A week into J Street’s Leadership Mission to Israel, the earth shook. An earthquake Friday, measuring 5.5 on the Richter scale, rattled Israelis but caused little damage.
The "real earthquake" during our trip – and the one that made headlines – was, of course, political not geological. A surprise midnight deal between Prime Minister Netanyahu and Opposition Leader Shaul Mofaz shook Israeli politics, brought Kadima into the government, and averted early elections.
With 94 of the Knesset’s 120 seats now in the government and only eight in the largest opposition party, this is one of Israel’s largest and most stable governments ever.
You may have heard the Prime Minister’s political opponents and media pundits crying foul. They accuse Netanyahu and Mofaz of putting their political interests ahead of the national interest.
Their reaction reminds me a bit of my favorite cinematic moment when Captain Renault closes Rick’s casino in Casablanca, saying he’s, “shocked, shocked to find that gambling is going on here” – and is then handed his winnings.
I understand how deeply disillusioned people in the U.S. and in Israel are with politics and politicians. How can politicians command respect when one day they say the Prime Minister doesn’t deserve to lead and the next they're joining the government?
But that’s politics. Israeli law allows a prime minister to shuffle his coalition to strengthen his hand and party leaders like Mofaz to abandon opposition and join the government.
Ultimately, leaders do have to answer to voters, though, and accountability for such a move will come on Election Day. And those who want change need to do more than complain – they need to organize.
For months, many have accused Prime Minister Netanyahu of using his coalition politics as an excuse for not doing anything to achieve a two-state solution. If he were serious about getting something done, critics said, he could just bring in Kadima.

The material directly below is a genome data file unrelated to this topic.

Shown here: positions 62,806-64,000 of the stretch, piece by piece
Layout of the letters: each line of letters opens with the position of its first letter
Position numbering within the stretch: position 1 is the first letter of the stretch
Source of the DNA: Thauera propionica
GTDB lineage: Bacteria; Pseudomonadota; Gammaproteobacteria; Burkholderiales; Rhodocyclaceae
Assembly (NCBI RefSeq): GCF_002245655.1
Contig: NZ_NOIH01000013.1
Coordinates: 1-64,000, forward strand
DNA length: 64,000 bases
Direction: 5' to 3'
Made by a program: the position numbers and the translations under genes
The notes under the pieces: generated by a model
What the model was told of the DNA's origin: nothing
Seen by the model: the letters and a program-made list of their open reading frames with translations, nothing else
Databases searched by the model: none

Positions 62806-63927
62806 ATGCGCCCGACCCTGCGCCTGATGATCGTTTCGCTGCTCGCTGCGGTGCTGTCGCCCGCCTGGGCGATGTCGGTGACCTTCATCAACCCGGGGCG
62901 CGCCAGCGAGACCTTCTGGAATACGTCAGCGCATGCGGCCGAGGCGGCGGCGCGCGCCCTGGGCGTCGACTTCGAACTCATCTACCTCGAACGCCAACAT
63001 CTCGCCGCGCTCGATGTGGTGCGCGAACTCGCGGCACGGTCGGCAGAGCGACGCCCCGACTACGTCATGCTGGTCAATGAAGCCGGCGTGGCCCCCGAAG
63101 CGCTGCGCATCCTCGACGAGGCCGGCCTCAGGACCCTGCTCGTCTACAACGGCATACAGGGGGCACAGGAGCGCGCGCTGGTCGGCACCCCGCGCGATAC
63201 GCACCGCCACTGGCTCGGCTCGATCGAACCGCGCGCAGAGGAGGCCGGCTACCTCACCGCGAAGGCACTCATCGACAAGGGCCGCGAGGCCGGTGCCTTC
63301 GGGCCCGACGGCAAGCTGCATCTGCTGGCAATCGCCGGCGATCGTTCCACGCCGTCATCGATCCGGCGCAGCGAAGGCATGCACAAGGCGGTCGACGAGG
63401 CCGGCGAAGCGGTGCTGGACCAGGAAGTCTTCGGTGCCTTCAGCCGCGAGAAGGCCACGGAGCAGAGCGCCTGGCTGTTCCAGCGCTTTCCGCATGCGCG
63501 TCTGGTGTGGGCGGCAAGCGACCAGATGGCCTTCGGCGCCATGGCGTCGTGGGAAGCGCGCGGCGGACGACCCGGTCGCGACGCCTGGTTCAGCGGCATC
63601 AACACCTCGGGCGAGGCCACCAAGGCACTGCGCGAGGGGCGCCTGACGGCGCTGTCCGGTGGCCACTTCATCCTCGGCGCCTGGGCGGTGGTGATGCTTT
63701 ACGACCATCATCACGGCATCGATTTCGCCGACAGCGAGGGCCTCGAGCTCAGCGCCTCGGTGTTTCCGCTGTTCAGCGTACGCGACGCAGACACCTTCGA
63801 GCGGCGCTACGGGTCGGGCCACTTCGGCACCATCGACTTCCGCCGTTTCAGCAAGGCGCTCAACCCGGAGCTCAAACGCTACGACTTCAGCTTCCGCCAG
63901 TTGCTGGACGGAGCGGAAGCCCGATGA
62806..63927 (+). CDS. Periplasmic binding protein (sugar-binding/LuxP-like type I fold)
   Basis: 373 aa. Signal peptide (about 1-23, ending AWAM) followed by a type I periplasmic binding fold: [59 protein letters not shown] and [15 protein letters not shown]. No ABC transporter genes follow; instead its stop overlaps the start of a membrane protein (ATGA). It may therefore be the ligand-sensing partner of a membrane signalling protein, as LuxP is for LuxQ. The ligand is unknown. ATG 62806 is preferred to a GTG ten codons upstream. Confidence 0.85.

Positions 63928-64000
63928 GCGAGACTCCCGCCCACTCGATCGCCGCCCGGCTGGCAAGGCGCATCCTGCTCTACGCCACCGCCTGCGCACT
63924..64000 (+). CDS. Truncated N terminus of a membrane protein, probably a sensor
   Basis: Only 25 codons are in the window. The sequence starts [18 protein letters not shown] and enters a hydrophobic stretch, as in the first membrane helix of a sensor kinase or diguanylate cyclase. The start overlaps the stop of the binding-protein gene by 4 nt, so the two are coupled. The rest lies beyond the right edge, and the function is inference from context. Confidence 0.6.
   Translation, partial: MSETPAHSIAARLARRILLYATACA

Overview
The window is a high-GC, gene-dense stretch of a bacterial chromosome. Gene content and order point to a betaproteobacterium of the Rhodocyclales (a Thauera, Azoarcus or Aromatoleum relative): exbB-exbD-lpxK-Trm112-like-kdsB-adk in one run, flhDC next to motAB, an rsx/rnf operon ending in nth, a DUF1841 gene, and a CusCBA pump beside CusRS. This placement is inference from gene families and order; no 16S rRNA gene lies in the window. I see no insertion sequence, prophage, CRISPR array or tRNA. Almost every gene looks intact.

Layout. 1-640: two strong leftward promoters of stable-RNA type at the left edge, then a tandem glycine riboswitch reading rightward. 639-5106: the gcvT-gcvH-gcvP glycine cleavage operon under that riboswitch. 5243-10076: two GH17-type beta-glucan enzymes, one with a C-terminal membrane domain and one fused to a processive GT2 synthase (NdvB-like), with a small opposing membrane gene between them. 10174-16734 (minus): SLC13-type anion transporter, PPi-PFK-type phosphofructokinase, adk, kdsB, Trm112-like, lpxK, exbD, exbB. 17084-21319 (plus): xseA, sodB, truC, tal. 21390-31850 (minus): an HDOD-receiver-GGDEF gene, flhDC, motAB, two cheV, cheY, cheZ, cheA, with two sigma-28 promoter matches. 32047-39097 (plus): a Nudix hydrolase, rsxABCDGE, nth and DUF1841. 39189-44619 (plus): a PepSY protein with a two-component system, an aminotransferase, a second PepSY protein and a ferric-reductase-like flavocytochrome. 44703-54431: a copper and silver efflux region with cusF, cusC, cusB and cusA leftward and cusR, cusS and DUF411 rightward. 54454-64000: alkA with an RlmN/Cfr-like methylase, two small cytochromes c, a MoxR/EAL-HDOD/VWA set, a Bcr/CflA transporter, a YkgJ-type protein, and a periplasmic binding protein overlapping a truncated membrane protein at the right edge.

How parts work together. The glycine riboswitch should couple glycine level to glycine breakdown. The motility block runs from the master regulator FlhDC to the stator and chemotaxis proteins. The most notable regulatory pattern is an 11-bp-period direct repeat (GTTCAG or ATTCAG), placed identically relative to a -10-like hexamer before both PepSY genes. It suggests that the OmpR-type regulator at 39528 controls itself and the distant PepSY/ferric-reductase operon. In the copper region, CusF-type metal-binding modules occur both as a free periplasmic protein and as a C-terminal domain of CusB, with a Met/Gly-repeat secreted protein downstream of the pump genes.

He could free himself from being held hostage by the right wing and take on the tough issues.
So now the excuses are gone. The Prime Minister has said the new coalition will address four issues in the coming months: replacing the law on military/national service that provides exemptions for the ultra-Orthodox; reforming the government and electoral systems; passing a new budget; and addressing Israel's challenges related to security and peace – vis-à-vis both Iran and the Palestinians.
While all of these issues are priorities for Israel, the last is obviously most relevant to J Street. On our Leadership Mission, we heard clearly that diplomacy and sanctions should be given more time in addressing the Iranian nuclear issue.
And we heard over and over that there is still a narrow window for saving the two-state solution. Few expect real diplomatic progress before the American elections. However, many think there’s a chance the U.S. President will re-engage meaningfully after November. A stable Israeli government with a broad base of political support will be far better positioned to take such an initiative seriously and to weather attack from the far right.
The letters recently exchanged between Prime Minister Netanyahu and Palestinian President Abbas illustrate the daunting gap that prevents the sides from even beginning to talk. The need for a strong mediator – and specifically for the United States – to help the parties to resolve the conflict couldn’t be clearer.
In the United States, the challenge for us in the pro-Israel, pro-peace movement is to use this election year to build political and communal support for the meaningful American engagement needed to save the two-state solution before it slips away.
So, to all my friends in Israel and America, I say stop shaking your heads over the political deal that brought about this new coalition. Let’s get over the shock, shock that there’s politics going on over there.
And let's organize now to advocate both in the U.S. and in Israel for a renewed effort to get to two states now. Time is running out.